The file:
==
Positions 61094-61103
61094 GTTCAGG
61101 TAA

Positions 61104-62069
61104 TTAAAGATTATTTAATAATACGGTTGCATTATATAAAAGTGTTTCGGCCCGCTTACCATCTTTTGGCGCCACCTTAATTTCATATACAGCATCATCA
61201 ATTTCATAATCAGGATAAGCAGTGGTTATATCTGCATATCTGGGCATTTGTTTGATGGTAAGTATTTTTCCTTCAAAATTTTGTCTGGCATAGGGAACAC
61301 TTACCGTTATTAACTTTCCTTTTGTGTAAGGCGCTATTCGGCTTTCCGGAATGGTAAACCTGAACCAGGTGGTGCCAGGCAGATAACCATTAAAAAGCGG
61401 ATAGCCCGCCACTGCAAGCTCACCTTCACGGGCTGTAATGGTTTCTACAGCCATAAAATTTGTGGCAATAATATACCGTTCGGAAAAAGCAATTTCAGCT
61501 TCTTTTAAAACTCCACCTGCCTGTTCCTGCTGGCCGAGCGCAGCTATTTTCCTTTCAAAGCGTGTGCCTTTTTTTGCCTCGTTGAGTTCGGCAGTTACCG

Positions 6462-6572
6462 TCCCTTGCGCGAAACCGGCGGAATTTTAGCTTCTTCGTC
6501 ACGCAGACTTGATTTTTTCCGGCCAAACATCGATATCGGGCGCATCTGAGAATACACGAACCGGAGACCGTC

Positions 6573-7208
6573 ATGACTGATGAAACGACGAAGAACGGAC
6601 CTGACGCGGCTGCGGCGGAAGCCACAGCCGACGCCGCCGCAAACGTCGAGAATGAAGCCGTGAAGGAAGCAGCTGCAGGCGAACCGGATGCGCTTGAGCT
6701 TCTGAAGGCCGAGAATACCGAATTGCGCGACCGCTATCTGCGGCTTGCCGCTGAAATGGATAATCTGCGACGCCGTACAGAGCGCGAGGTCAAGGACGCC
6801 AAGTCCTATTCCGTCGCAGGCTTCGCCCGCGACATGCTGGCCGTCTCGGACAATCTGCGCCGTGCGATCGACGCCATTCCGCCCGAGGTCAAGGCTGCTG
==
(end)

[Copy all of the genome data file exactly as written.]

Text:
Positions 61094-61103
61094 GTTCAGG
61101 TAA

Positions 61104-62069
61104 TTAAAGATTATTTAATAATACGGTTGCATTATATAAAAGTGTTTCGGCCCGCTTACCATCTTTTGGCGCCACCTTAATTTCATATACAGCATCATCA
61201 ATTTCATAATCAGGATAAGCAGTGGTTATATCTGCATATCTGGGCATTTGTTTGATGGTAAGTATTTTTCCTTCAAAATTTTGTCTGGCATAGGGAACAC
61301 TTACCGTTATTAACTTTCCTTTTGTGTAAGGCGCTATTCGGCTTTCCGGAATGGTAAACCTGAACCAGGTGGTGCCAGGCAGATAACCATTAAAAAGCGG
61401 ATAGCCCGCCACTGCAAGCTCACCTTCACGGGCTGTAATGGTTTCTACAGCCATAAAATTTGTGGCAATAATATACCGTTCGGAAAAAGCAATTTCAGCT
61501 TCTTTTAAAACTCCACCTGCCTGTTCCTGCTGGCCGAGCGCAGCTATTTTCCTTTCAAAGCGTGTGCCTTTTTTTGCCTCGTTGAGTTCGGCAGTTACCG

Positions 6462-6572
6462 TCCCTTGCGCGAAACCGGCGGAATTTTAGCTTCTTCGTC
6501 ACGCAGACTTGATTTTTTCCGGCCAAACATCGATATCGGGCGCATCTGAGAATACACGAACCGGAGACCGTC

Positions 6573-7208
6573 ATGACTGATGAAACGACGAAGAACGGAC
6601 CTGACGCGGCTGCGGCGGAAGCCACAGCCGACGCCGCCGCAAACGTCGAGAATGAAGCCGTGAAGGAAGCAGCTGCAGGCGAACCGGATGCGCTTGAGCT
6701 TCTGAAGGCCGAGAATACCGAATTGCGCGACCGCTATCTGCGGCTTGCCGCTGAAATGGATAATCTGCGACGCCGTACAGAGCGCGAGGTCAAGGACGCC
6801 AAGTCCTATTCCGTCGCAGGCTTCGCCCGCGACATGCTGGCCGTCTCGGACAATCTGCGCCGTGCGATCGACGCCATTCCGCCCGAGGTCAAGGCTGCTG